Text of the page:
Defendants also argue that the Complaint should be dismissed in its entirety pursuant to
Fed. R. Civ. P. 12(b)(1) for lack of subject matterjurisdiction. Pursuant to Fed. R. Civ. P. 12(h)(3),
a complaint must be dismissed whenever the Court determines that it lacks subject matter
jurisdiction. Iwanowa v. ford Motor Co., 67 F. Supp. 2d 424, 437 (D.N.J. 1999). Defendants
here mount a facial attack to subject matter jurisdiction, which “contests the sufficiency of the
complaint because of a defect on its face.” Elbeco Inc. v. Nat’l Ret. fund, 128 F. Supp. 3d 849,
854 (E.D. Pa. 2015). For a facial attack, “the Court must consider the allegations of the complaint
as true,” much like a Rule 12(b)(6) motion to dismiss. 3d. of Trs. of Trucking Emps ofN. Jersey
Welfare fund, Inc. v. Caliber Auto Transfer, Inc., No. 09-6447, 2010 WL 2521091, at *8 (D.N.J.
June 11, 2010) (quoting Petruska v. Gannon Univ., 462 F.3d 294, 302 (3d Cir. 2006)).
Because Plaintiff is proceeding pro se, the Court construes the pleadings liberally and
holds them to a less stringent standard than those filed by attorneys. Haines v. Kerner, 404 U.s.
519, 520 (1972). “The Court need not, however, credit apro se plaintiffs ‘bald assertions’ or
‘legal conclusions.” D ‘Agostino v. CECOM RDEC, No. 10-4558, 2010 WL 3719623, at *1
(D.N.J. Sept. 14, 2010) (citing Morse v. Lower Merion $ch. Dist., 132 F.3d 902, 906 (3d Cir.
Here, Plaintiffs Complaint does not plausibly plead a cause of action. Plaintiff does not
identify the legal theory or theories under which he is proceeding. To this end, the Court is unable
to ascertain whether Plaintiff plausibly pleads the elements necessary to state a claim. Moreover,
Plaintiff fails to provide any facts explaining what false claims Defendants made against him or
how the false claims damaged his rights.2 For these reasons, the Complaint fails to plausibly state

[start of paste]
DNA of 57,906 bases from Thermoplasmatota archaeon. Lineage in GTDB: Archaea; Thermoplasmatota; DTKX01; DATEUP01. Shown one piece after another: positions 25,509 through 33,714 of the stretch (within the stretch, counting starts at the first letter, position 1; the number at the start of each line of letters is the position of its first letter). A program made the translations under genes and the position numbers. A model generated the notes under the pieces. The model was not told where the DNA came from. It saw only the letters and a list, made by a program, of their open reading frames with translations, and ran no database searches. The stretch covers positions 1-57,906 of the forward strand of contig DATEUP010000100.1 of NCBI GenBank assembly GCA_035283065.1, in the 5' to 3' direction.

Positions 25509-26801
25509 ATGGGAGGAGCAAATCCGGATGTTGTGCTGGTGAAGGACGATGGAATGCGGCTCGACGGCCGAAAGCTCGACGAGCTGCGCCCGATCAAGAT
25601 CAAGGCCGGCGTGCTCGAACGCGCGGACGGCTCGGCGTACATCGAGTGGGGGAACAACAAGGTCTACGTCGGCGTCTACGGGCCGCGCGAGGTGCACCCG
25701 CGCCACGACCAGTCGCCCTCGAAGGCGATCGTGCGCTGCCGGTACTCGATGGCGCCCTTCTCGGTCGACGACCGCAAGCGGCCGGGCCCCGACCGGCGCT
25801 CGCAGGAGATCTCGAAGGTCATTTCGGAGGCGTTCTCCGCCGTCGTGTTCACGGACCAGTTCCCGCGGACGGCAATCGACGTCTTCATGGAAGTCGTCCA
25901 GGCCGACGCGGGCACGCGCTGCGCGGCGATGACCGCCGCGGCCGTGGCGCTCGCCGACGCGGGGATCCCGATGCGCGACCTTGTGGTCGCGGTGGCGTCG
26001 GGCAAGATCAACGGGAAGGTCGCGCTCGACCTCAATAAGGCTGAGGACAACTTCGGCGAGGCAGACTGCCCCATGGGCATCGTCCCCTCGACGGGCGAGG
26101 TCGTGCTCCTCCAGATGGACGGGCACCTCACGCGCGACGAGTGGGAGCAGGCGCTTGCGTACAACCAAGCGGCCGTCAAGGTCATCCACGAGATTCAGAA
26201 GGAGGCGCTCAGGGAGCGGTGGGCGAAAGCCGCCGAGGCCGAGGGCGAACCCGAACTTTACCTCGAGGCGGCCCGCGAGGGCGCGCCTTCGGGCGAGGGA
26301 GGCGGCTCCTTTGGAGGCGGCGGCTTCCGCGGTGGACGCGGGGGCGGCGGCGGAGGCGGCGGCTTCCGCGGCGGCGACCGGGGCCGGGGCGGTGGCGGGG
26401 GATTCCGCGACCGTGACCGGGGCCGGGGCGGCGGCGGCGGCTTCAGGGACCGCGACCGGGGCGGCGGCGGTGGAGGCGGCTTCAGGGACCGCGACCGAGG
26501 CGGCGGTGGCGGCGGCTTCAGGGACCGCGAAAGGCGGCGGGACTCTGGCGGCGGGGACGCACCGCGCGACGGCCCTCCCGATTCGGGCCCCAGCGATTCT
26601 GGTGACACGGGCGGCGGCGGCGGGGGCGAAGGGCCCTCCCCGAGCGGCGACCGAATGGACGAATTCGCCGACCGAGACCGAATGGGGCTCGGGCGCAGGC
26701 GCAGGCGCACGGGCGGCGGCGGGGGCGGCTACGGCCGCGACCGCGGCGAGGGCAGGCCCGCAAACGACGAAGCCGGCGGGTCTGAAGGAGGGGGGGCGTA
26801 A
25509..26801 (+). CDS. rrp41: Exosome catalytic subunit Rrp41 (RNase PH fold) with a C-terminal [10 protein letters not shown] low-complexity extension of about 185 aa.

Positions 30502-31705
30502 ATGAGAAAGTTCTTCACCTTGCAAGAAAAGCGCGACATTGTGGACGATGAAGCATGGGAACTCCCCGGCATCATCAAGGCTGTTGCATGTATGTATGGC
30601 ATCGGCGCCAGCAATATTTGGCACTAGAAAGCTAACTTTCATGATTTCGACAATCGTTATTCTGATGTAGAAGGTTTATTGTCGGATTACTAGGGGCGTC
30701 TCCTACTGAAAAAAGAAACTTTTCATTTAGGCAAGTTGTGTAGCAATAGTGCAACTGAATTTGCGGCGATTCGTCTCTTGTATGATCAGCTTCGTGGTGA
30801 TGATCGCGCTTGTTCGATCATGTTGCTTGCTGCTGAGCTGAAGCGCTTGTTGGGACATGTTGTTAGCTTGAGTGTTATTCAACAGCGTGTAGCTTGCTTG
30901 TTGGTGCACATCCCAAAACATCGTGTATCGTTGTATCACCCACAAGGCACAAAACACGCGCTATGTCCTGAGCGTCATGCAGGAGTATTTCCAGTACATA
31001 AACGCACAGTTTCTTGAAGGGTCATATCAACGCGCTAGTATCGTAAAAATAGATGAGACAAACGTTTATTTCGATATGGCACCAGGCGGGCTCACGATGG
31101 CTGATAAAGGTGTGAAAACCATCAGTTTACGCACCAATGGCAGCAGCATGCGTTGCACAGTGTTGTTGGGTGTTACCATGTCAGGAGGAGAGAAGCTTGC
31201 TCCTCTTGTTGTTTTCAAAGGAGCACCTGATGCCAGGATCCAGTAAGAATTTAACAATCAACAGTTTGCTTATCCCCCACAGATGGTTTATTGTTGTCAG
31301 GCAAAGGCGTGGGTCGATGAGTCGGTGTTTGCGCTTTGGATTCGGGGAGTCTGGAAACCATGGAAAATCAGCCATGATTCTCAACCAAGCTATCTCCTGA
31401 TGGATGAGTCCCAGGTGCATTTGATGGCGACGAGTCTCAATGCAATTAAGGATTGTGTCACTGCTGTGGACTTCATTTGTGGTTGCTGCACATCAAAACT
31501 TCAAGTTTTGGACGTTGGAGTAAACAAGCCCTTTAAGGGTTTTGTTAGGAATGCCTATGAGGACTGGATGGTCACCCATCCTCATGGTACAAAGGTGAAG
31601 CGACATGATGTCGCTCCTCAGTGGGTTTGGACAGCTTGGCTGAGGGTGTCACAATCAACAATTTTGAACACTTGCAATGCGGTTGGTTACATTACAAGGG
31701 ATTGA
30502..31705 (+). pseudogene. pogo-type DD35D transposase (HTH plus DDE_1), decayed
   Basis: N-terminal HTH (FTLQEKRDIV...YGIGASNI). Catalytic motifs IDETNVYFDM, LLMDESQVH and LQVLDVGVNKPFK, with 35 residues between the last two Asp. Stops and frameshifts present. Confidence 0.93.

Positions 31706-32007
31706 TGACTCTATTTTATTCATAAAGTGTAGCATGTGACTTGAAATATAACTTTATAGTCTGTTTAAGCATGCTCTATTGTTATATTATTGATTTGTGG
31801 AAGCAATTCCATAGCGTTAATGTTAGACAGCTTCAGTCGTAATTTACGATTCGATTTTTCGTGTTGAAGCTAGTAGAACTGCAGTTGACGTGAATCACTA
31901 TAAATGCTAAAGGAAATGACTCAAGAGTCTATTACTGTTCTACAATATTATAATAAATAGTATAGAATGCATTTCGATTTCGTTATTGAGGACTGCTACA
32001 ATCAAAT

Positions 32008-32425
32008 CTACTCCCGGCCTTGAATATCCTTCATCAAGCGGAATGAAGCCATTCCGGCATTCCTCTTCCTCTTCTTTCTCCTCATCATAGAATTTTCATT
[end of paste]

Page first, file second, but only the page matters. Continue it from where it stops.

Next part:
a claim. Accordingly, Plaintiffs Complaint is dismissed pursuant to Rule 12(b)(6).
Because the Complaint does not plausibly plead a cause of action, the Court cannot
ascertain whether it has subject matter jurisdiction over this matter. Plaintiff also fails to specify
the basis for the Court’s subject matter jurisdiction. If Plaintiff files an amended complaint, he
must indicate why this Court has subject matter jurisdiction over this matter.
For the reasons set forth above, Defendants’ motion is granted. The Complaint is dismissed
without prejudice. Within forty-five days of this Opinion, Plaintiff may file an amended complaint
addressing the deficiencies noted herein.3 If Plaintiff does not file an amended complaint within
In their motion to dismiss, Defendants explain that this matter arises from a ticket that Plaintiff
received from the Rockaway Township Municipal Court due to having an unlicensed dog. Brief
at 1 (D.E. 29-1). Defendants attach a copy of the ticket to their motion. See id. Ex. H.
If Plaintiff files an amended complaint it shall comport with Local Civil Rule 15.1, which
effective May 10, 2017, states that:
a party who files an amended pleading in response to an Order
authorizing the filing of that pleading to cure a defect in its pleading
(1) a copy of the amended pleading, complete with a handwritten or
(2) a form of the amended pleading that shall indicate in what
respect(s) it differs from the pleading that it amends, by bracketing
or striking through materials to be deleted and underlining materials
to be added.
that time, this case will be dismissed with prejudice, which means that Plaintiff will not be able to
sue Defendants in the future for the conduct complained of in Plaintiffs Complaint.
appropriate Order accompanies this Opinion.
Dated: July 18, 2017
John Michael Vazquez,